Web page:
There are lots of legitimate reasons to pause, so why did Powell give in to the market’s tantrum?
It is hard to recall a time when the Federal Reserve has made as dramatic an about-face in how it conveys its outlook and yes, its forward guidance to financial markets absent a significant deterioration in economic fundamentals as it has in the past month.
So what was it that prompted policy makers to alter the tone of their communications and provide succor to risk markets? I can think of no other viable explanation than the dive in the U.S. stock market in the last three months of the year.
With the major averages SPX, +0.14% DJIA, -0.09% COMP, +0.68% approaching bear-market territory, defined by decline of 20%, in December, all it took was a bunch of superlatives — the biggest Christmas-eve decline in history, the worst December since 1931 — for the Fed to start talking up risks and talking down “further gradual interest rate increases,” as per its Dec. 19 meeting statement.
The doves came out in droves. Patience became the watchword, flexibility the new mantra, data dependence the new operating strategy. (I’ve argued that monetary policy has always been data dependent.)
It seemed as if every Fed district bank president took to the airwaves to advocate watchful waiting before making any additional adjustments to the overnight benchmark rate.
At his post-meeting press conference on Dec. 19, Fed Chairman Jerome Powell mentioned the increase in financial market volatility and the tightening of financial conditions.
He talked about moderating but still strong growth and low inflation that enabled policy makers to be patient. And he said the increase in the benchmark federal funds rate to 2.25%-2.5% brought the rate to the “bottom end of the range” considered neutral.
But that wasn’t good enough.
The source of the stock market’s malaise, according to commentary at the time, was Powell’s assertion that the balance sheet run-off would be on automatic pilot. He downplayed the macroeconomic impact from any such quantitative tightening as well. And he failed to show enough concern about the new-found volatility in the stock market, at least the volatility to the downside.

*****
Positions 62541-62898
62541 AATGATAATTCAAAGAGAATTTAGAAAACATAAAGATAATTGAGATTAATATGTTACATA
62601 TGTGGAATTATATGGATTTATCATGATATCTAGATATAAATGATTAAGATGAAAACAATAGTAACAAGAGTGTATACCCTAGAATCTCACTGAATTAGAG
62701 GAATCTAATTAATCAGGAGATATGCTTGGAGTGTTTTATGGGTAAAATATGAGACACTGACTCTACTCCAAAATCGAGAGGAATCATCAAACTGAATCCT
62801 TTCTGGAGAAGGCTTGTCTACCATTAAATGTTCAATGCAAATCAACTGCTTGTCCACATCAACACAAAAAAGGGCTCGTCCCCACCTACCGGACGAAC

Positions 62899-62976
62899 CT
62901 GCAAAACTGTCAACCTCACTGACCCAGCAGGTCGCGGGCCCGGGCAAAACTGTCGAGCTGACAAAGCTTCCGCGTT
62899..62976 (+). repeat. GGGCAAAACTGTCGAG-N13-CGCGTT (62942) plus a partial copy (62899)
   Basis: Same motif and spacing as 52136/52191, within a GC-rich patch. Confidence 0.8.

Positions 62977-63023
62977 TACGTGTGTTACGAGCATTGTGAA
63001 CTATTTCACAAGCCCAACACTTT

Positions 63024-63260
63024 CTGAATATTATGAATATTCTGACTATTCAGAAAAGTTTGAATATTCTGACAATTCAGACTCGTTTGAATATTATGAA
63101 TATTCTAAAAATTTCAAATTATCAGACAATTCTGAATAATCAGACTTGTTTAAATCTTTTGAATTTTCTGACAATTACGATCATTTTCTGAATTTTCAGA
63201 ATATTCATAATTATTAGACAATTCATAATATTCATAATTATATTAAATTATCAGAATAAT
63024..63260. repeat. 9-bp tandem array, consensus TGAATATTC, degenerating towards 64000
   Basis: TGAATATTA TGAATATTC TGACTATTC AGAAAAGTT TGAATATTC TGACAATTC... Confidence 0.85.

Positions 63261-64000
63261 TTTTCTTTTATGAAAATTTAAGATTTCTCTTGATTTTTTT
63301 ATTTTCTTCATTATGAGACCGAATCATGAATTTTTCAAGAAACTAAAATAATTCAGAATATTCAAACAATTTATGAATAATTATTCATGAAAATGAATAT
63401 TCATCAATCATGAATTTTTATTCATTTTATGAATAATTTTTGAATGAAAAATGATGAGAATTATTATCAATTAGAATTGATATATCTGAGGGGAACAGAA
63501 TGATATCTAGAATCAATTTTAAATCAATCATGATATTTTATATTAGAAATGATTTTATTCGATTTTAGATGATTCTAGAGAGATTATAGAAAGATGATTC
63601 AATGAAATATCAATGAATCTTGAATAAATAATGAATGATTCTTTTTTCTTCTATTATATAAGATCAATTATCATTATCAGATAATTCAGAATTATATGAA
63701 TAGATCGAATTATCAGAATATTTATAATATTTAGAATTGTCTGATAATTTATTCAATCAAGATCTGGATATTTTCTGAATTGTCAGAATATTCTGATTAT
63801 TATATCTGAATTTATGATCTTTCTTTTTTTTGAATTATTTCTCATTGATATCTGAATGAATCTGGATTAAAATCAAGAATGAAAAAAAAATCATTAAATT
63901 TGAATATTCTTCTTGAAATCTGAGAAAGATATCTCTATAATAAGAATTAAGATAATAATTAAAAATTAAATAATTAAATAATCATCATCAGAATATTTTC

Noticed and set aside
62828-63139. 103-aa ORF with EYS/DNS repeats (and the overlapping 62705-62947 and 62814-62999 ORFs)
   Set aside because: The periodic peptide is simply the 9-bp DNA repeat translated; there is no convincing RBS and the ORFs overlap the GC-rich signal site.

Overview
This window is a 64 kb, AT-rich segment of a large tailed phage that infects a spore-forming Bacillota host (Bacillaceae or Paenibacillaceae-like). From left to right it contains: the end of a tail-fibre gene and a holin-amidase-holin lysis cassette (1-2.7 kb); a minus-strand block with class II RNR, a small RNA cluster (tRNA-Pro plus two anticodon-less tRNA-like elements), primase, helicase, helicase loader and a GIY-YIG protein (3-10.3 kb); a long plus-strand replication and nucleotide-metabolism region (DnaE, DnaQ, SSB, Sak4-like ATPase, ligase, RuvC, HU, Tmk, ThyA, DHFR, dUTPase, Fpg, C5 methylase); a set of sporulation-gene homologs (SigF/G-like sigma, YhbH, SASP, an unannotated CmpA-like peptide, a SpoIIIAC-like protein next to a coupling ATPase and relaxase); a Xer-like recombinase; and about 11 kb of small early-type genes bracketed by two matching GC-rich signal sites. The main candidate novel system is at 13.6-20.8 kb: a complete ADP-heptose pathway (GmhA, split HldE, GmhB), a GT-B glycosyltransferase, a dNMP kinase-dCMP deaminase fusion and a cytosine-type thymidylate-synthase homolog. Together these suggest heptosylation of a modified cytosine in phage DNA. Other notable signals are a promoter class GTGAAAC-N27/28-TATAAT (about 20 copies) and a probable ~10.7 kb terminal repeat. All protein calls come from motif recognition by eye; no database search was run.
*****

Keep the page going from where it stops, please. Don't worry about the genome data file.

The stock market had a hissy fit, and high-yield spreads widened to a 2 1/2-year high, both of which succeeded in getting the Fed’s attention.
What sort of message should we take away from this sequence of events?
First, it’s clear that the stock market has significant leverage over the Fed via its powerful influence over the economy. (The influence runs in both directions: from the economy to the stock market, and from the stock market to the economy.) President Donald Trump hasn’t been nearly as successful in his attempts to convince the Fed not to raise rates.
This critique isn’t about the Fed being wrong when it raised rates on Dec. 19 and projected two more 25-basis-point rate increases for 2019, and being right two weeks later, when Powell participated in a panel at the American Economic Association’s annual meeting in Atlanta with his two immediate predecessors and appeared to soften his stance.
Only with the benefit of hindsight will we be able to determine which prognostication was correct.
Second, markets — stock, bond, currency and commodity — telegraph all sorts of information. Policy makers need to prioritize fundamentals — the information markets are incorporating into prices — over price action. Otherwise, they will look as if they are caving in to a bunch of algorithmic traders. (Where do you think the “Greenspan put” originated?)
Third, the Fed’s seeming capitulation in the face of a significant stock market sell-off is probably not the kind of message the central bank would wish to re-enforce.
Powell could easily have conveyed more concern about risks at his Dec. 19 post-meeting press conference, especially given a synchronized slowing in global growth, trade tensions and an array of geopolitical risks, including an uncertain Brexit.
He did mention these developments, concluding that they “have not fundamentally altered the outlook,” other than “modestly” lowering growth forecasts, and said that inflation below 2% “gives the committee the ability to be patient moving forward.”
But that wasn’t enough for Mr. Market, which clearly wanted more mollycoddling.
Financial markets — specifically, the fed funds futures contract — had removed all but a slight probability of even a single rate hike this year. The Fed gives a lot of weight to expectations, and if the past is prologue, will pay more attention to the market’s forecast than its own (see 2016).
There are an array of concerns policy makers confront going forward, any of which alone could slow economic growth.
The list includes the waning effect of the tax-cut stimulus, the lagged effects of previous rate hikes, a partial government shutdown that is sapping about 0.5 percent point from gross domestic product growth each month, according to estimates from the White House Council of Economic Advisers, a housing market that is struggling, an uncertain outcome to trade talks with China, a dysfunctional Congress, and an impulsive president, to name just the major ones.
The only question is, why did the Fed need the stock market to drive the point home?